Speed. Thanks to the incredible developments made by information technology and communication, the energy management inside Smart Grid has been transformed. Energy Management Systems have been strategically positioned inside the consumer’s sphere of the Smart Grid. This means that domestic appliances (like air conditioners, dishwashers, dryers, fridges, burners, and washing machines) provided with a smart meter can be monitored and controlled to improve power source wastes. The future is here!

A new branch of advanced measurement infrastructures has emerged, which can now monitor the use of electrical power in real-time.

Utility suppliers can now have bidirectional communication with the end-users and measure the power consumption data in detail whilst encouraging consumers to improve their energy waste behaviors. This is where HEMS – Home Energy Management System – comes into play. Thanks to this technology, users can keep track of the energy consumption levels with different available services to control reduce the waste of resources.

Summing up: data on energy consumption levels, registered by the user’s Smart Meter, can be monitored through an Energy Management System (EMS) and can be accessed, in a user-friendly format, directly on home PCs or even on cellphones. Therefore, the user is guaranteed to save money thanks to the EMS and its detailed energy consumption levels. To better explain the concept, we can say that: with an EMS, the user can verify what appliances have a low-energy or high-energy impact in real-time. In addition, the user can directly access the information using a PC, tablet or smartphone, and can see the energy consumption levels grow or decrease by simply turning the appliances on and off.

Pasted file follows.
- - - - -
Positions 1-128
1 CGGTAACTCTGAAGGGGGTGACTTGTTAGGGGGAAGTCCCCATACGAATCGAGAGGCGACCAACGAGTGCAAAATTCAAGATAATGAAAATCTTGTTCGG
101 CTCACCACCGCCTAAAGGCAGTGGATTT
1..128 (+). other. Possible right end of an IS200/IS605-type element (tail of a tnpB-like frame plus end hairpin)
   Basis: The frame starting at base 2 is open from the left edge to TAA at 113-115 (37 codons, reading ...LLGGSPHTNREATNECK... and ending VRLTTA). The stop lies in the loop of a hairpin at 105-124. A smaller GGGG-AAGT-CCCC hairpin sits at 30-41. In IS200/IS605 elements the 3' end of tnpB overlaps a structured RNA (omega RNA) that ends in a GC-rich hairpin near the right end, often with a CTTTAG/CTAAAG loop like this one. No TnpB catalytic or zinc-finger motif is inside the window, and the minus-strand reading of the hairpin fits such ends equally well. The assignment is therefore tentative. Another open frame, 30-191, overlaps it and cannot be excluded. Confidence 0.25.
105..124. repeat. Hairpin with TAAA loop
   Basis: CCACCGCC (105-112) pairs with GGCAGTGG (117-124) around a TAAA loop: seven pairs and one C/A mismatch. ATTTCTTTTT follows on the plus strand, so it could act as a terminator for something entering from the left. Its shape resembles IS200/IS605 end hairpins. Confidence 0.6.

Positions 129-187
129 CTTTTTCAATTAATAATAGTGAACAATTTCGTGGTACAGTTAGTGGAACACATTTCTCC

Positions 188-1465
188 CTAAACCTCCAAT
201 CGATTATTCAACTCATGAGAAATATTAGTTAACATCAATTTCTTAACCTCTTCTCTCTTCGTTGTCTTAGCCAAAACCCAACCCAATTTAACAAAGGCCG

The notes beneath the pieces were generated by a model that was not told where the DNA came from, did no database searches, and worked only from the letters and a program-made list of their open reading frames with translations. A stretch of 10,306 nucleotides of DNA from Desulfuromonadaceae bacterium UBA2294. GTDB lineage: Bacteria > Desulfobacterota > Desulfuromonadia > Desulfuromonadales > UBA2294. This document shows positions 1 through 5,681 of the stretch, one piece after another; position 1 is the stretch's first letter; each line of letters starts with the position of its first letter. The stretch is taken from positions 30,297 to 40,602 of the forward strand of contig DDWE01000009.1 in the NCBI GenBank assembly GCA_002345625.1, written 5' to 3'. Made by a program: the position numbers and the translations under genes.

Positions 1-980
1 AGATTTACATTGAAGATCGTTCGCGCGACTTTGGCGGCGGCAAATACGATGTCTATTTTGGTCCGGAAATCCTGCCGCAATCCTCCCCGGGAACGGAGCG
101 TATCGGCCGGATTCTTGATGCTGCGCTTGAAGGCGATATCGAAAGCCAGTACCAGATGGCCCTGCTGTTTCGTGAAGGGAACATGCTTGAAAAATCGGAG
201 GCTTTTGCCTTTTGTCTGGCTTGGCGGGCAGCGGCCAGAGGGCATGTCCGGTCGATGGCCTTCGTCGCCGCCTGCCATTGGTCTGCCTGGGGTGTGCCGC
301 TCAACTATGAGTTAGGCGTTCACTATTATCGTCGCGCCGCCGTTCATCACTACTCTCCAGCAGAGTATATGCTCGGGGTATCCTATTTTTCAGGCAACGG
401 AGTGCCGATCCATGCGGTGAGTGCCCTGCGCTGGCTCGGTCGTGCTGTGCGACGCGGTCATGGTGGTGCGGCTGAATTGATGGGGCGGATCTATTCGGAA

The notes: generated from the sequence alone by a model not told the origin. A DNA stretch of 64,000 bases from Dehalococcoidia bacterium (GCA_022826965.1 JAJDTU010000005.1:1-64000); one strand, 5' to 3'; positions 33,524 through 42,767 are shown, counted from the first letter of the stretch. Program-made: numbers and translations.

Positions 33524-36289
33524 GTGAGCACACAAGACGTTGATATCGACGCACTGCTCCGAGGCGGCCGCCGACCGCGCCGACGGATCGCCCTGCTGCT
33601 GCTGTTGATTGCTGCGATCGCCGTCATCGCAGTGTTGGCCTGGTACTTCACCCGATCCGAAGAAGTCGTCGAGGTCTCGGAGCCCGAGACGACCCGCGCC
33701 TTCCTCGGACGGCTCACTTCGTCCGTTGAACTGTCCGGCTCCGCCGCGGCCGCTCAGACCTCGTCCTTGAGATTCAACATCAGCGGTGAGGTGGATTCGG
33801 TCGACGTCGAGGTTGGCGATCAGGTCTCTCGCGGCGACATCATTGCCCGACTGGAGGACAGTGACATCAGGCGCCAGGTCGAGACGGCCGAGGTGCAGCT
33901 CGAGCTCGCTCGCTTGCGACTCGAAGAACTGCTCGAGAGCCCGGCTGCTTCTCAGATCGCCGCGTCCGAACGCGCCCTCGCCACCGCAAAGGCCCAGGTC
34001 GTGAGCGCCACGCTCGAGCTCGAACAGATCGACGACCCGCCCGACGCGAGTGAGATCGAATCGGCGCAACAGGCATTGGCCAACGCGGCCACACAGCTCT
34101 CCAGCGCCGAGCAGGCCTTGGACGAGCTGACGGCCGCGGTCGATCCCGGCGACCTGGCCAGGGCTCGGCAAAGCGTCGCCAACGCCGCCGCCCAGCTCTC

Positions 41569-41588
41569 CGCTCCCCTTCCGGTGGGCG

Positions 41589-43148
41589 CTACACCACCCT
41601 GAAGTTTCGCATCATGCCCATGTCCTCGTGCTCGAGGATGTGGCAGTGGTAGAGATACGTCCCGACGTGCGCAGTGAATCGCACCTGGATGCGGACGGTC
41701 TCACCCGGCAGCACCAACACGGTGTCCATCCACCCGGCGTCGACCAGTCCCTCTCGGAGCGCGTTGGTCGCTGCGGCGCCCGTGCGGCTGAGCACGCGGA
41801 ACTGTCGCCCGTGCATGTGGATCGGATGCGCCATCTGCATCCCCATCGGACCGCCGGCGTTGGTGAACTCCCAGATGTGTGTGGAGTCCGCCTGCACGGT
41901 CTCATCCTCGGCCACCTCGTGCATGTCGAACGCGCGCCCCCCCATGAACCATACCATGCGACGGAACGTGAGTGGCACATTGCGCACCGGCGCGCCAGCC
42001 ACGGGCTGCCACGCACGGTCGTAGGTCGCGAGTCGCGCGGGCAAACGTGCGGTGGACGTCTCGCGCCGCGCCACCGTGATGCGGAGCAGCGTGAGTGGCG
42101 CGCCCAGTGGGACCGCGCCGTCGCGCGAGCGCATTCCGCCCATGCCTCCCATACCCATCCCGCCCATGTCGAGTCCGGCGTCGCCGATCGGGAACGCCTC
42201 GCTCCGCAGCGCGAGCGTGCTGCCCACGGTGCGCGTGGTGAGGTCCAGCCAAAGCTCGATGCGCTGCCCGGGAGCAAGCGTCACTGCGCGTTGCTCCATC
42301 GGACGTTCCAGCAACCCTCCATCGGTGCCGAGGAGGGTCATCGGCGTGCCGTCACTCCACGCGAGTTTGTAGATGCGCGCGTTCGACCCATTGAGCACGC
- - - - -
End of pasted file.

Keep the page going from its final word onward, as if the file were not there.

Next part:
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Oura Ring Looking to Add More Health Readings




Fitness bands and smartwatches are nearly a dime a dozen these days, though it will cost you “a bit more” than $0.10 for 12. The Oura Ring handles some of the same functions and is now raising $100 million to add more health readings.

Oura Ring’s Success

When the Oura Ring was first introduced, it was mainly a sleep tracker. It was with the health issues presented by the pandemic where it made more of a foray into health monitorin

To allow its athletes to play basketball last summer, the WNBA went into what was referred to as a” bubble” to keep them safe from virus concerns. The athletes, along with coaches and staff, were each given an Oura Ring. This measured heart rate and body temperatures to gauge their overall health – but it was also used to ensure no one contracted COVID-19.

Oura Ring Health Bedding

Eventually, athletes in the WNBA, NASCAR, UFC, and more leagues were using the Ring. 2019 sales are listed at about $30 million and doubled the following year.

Like other wearables that collect health readings, the Oura Ring doesn’t have regulatory approval as a medical device. The company sees it more as a crossover product.